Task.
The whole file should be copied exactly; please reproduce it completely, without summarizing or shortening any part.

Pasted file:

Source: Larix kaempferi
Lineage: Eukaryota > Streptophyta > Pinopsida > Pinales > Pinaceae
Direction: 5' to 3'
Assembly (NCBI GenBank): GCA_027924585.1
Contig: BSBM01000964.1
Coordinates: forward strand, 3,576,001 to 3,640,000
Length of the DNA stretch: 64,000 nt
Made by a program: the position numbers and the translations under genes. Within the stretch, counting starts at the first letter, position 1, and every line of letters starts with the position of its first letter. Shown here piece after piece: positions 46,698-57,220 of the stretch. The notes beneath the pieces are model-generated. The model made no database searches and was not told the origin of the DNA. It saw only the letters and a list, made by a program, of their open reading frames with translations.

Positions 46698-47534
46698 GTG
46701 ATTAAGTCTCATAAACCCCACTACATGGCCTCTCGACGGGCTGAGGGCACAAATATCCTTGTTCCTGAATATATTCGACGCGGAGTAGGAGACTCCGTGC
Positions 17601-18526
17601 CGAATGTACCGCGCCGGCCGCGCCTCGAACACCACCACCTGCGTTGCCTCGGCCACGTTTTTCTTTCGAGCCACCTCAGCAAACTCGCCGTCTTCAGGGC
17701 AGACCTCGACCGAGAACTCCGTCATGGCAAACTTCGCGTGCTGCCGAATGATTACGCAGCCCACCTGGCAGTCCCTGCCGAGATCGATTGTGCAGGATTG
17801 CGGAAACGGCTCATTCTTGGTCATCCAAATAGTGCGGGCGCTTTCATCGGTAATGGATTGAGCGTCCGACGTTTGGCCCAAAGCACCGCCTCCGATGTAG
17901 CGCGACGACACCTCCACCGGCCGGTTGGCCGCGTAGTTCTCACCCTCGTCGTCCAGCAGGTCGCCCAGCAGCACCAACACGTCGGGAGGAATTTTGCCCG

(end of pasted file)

Source: Larix kaempferi
Lineage: Eukaryota > Streptophyta > Pinopsida > Pinales > Pinaceae
Direction: 5' to 3'
Assembly (NCBI GenBank): GCA_027924585.1
Contig: BSBM01000964.1
Coordinates: forward strand, 3,576,001 to 3,640,000
Length of the DNA stretch: 64,000 nt
Made by a program: the position numbers and the translations under genes. Within the stretch, counting starts at the first letter, position 1, and every line of letters starts with the position of its first letter. Shown here piece after piece: positions 46,698-57,220 of the stretch. The notes beneath the pieces are model-generated. The model made no database searches and was not told the origin of the DNA. It saw only the letters and a list, made by a program, of their open reading frames with translations.

Positions 46698-47534
46698 GTG
46701 ATTAAGTCTCATAAACCCCACTACATGGCCTCTCGACGGGCTGAGGGCACAAATATCCTTGTTCCTGAATATATTCGACGCGGAGTAGGAGACTCCGTGC
Positions 17601-18526
17601 CGAATGTACCGCGCCGGCCGCGCCTCGAACACCACCACCTGCGTTGCCTCGGCCACGTTTTTCTTTCGAGCCACCTCAGCAAACTCGCCGTCTTCAGGGC
17701 AGACCTCGACCGAGAACTCCGTCATGGCAAACTTCGCGTGCTGCCGAATGATTACGCAGCCCACCTGGCAGTCCCTGCCGAGATCGATTGTGCAGGATTG
17801 CGGAAACGGCTCATTCTTGGTCATCCAAATAGTGCGGGCGCTTTCATCGGTAATGGATTGAGCGTCCGACGTTTGGCCCAAAGCACCGCCTCCGATGTAG
17901 CGCGACGACACCTCCACCGGCCGGTTGGCCGCGTAGTTCTCACCCTCGTCGTCCAGCAGGTCGCCCAGCAGCACCAACACGTCGGGAGGAATTTTGCCCG